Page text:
By Joseph Campbell: “The idea of the reincarnating principle is thus of two orders:
first, the reincarnating principle that puts on bodies and puts them off as the Moon puts on and puts off its light body; and the other is that principle of sheer light that never dies, the light that is incarnate and immanent in all.
“Now one of the aims of all of the high-culture religions on the Oriental side of the line is to realize one’s own identity with that solar light.
“Once, when I was teaching a lecture hall full of teenage boys, I was struggling to find a metaphor that would make sense of this idea. I looked up for inspiration, and there it was. I asked the boys to look up at the lights on the ceiling. Each bulb carries the light. We can think of this totality as many bulbs; this is the lunar world of multiple entities. On the other hand, we can focus on the one light that emanates from all the bulbs. This is the solar consciousness. What are we focusing on, the light or the lights? Which way of looking at things is correct? If one bulb breaks, we take it out and put in another one––is it the bulb that’s important or is it the light? Then I said to the boys, ‘Now I look down here and I see all your heads like bulbs and within them is consciousness. What’s important: this particular head or the consciousness that’s in it?’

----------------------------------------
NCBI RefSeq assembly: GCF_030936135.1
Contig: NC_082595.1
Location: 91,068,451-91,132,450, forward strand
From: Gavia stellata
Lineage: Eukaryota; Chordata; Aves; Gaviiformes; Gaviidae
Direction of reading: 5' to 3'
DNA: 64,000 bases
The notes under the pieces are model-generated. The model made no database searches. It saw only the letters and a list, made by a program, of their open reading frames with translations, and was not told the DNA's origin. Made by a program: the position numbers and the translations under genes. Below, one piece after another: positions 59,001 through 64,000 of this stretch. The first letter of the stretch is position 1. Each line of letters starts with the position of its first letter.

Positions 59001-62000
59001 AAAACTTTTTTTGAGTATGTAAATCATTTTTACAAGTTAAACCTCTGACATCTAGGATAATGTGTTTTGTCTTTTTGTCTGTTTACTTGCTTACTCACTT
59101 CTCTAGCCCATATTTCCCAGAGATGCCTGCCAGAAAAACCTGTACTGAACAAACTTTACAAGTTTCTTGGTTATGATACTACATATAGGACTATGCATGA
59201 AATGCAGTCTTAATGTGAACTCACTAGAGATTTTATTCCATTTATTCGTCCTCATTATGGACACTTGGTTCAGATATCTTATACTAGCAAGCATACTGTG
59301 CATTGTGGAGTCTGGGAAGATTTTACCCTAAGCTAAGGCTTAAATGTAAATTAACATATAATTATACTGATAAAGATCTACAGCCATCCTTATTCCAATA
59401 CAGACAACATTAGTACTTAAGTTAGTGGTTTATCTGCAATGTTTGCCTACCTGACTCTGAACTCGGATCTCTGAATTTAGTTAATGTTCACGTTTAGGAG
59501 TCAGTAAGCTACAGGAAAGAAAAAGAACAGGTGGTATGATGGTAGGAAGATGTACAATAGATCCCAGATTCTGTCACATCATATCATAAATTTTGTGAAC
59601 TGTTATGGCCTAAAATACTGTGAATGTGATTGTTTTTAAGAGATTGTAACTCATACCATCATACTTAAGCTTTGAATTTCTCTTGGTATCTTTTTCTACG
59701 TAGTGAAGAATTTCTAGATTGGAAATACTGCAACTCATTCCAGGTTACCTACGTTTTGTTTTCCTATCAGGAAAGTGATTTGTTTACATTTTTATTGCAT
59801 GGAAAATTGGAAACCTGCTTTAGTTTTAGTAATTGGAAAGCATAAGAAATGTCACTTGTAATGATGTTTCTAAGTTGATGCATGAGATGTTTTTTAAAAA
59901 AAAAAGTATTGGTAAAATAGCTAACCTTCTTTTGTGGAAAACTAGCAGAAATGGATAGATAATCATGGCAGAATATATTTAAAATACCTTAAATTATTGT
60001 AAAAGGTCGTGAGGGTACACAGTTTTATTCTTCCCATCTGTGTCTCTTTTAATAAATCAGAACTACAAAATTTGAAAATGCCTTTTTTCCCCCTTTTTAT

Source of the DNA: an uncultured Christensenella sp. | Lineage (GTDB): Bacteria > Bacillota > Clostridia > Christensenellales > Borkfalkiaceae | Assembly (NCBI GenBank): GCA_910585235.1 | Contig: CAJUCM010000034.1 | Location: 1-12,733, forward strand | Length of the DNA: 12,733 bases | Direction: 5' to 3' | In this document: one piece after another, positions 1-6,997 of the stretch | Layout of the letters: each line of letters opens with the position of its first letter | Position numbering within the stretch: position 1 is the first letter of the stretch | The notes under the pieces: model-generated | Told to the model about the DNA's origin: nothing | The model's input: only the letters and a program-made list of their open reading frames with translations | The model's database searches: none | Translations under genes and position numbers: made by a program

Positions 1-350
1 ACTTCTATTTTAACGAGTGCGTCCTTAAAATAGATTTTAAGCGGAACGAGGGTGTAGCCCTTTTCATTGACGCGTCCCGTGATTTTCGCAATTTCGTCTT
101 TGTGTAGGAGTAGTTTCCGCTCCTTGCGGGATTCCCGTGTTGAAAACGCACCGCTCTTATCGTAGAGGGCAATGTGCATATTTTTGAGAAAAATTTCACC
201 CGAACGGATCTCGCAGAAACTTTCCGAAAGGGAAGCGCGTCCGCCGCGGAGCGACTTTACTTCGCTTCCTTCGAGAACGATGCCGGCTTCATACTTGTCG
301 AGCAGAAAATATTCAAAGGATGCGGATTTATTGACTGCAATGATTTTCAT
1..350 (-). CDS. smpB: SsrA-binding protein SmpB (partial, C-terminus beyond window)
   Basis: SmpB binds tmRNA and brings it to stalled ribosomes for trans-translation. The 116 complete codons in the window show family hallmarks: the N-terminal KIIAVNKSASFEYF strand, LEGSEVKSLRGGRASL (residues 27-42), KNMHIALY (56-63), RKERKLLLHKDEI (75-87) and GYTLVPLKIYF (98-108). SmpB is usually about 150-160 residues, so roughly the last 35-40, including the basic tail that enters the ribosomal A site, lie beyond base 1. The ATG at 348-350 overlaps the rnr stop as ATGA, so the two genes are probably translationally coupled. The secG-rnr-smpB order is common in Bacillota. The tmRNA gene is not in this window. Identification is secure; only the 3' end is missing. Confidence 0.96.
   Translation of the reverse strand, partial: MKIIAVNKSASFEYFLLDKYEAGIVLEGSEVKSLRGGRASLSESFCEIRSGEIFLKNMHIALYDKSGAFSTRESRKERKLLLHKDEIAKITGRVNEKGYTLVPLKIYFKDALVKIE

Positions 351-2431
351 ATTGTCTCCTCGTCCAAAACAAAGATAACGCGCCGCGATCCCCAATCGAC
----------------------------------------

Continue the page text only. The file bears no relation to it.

“If we are interested in the bulb, in the head, we are affirming the individual. In Japanese the world of individuals is called the ‘ji-hōkai,’ or ‘individual universe,’ and the world of the one light is called the ‘ri-hōkai,’ or ‘one universe.’ These are simply two different ways of talking about the same thing. The goal of religions in the east is to get you to shift your focus from the phenomenal to the transcendent. So that you identify yourself not with the bulb, the head, the body, but with the consciousness, and when you have identified yourself with the consciousness, you have identified yourself with solar existence, what Kant called the noumenal world, and you were never born and will never die.”
Joseph Campbell, Myths of Light, p.14
(courtesy of the Joseph Campbell Foundation)